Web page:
top of page
  • Writer's pictureCharlene Sims, Journal staff

Solar company payments to county estimated at $4.6 million over first 10 years

Updated: Feb 24

One of as many as three solar projects proposed for Linn County would receive about $4.6 million in payents in lieu of taxes over a 10-year period. (Wix file photo)

By Charlene Sims,

PARKER – According to a written report and presentation made by County Clerk David Lamb at the Republican Central Committee meeting in Parker on Monday, Feb. 19, the projected income from the Clearway Energy Group’s solar utility project would be nearly $4.6 million the first 10 years of its operation.

That is provided an application for a conditional use permit is made and accepted by the county. And that is for the Clearway’s proposed project only. That boundaries for that would encompass about 3,400 acres, but the land actually used for the solar panels would be less than two-thirds of that.

EDF Renewables has reportedly entered into leases for a considerable amount of land south of the Clearway project but has not presented any of its plans to the public. And sources also say that Evergy is planning to install solar panels on land it owns north of the current plant, but that has not been confirmed by company officials.

     Although the county’s zoning regulations allow up to 8,000 total acres for use by solar utilities, those regulations are currently on hold after the county commission approved a moratorium on conditional use permits for solar projects until those regulations could be reviewed.

The land for the proposed Clearway solar project at current use would generate about $188,000 in property taxes over that same 10-year period.

While state law does not allow property taxes to be collected from renewable energy resource or technology property for the first 10 years of operation, Clearway has tentatively offered the county an annual payment in lieu of taxes (PILOT) of about $418,000 per year.

With that offer and the 2% increase yearly, the total amount paid by Clearway over 10 years would be  $4.58 million, a difference of nearly $4.4 million, according to Lamb’s calculations

That money would only go to the county, not school districts, libraries or other local entities unless the county chose to distribute it that way.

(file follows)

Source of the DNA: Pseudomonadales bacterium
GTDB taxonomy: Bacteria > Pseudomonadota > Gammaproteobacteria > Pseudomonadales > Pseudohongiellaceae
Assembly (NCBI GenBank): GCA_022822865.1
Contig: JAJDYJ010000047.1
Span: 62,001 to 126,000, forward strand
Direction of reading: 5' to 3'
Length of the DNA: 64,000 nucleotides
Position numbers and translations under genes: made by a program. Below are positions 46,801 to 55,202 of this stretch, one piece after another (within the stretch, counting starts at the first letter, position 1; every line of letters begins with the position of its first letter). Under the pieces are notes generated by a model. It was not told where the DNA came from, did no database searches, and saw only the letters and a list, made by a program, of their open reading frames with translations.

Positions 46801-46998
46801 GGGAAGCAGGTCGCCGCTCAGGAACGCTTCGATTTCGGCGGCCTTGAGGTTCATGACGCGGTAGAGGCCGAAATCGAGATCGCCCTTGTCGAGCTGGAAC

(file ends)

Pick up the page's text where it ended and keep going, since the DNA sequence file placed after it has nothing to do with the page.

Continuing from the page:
While taxes received during the years 11 through 35 of the solar farm’s operation are projected to be about $800,000 per year, only about 41% of that goes to the county or approximately $353,000 per year. The rest would be distributed to other government entities.

Lamb’s estimates show that the county will receive about $650,000 in application fees plus nearly $8.82 million, which is the 41% of the $20 million in taxes that Clearway will pay in years 11 through 35 of the project.

At present Evergy pays approximately $14.5 million in taxes for the tax Unit 11, which is the power plant location. They pay additional taxes on all their power lines and substations across the county, but Unit 11 is the main income.

Of that $14.5 million, the county receives approximately $6.4 million dollars. Some of the other entities that receive part of that tax money are Prairie View USD 362 at $6.9 million; Linn County Library District No. 2 at nearly $459,000; Rural Fire at almost $258,000; State of Kansas, $234,200; and the Extension District No. 16, $117,100. Additional property tax funds are paid out to other local entities. 

According to Lamb, if and when the power plant closes, some tax funds will still come in from that location.

Evergy’s 2021 Integrated Resource Plan called for shutting down generating unit No. 1 of the La Cygne plant by 2032 and closing No. 2 by 2039. However the company planned to shutter its plant near Lawrence last year but has since pushed that deadline back five years.

107 views0 comments


bottom of page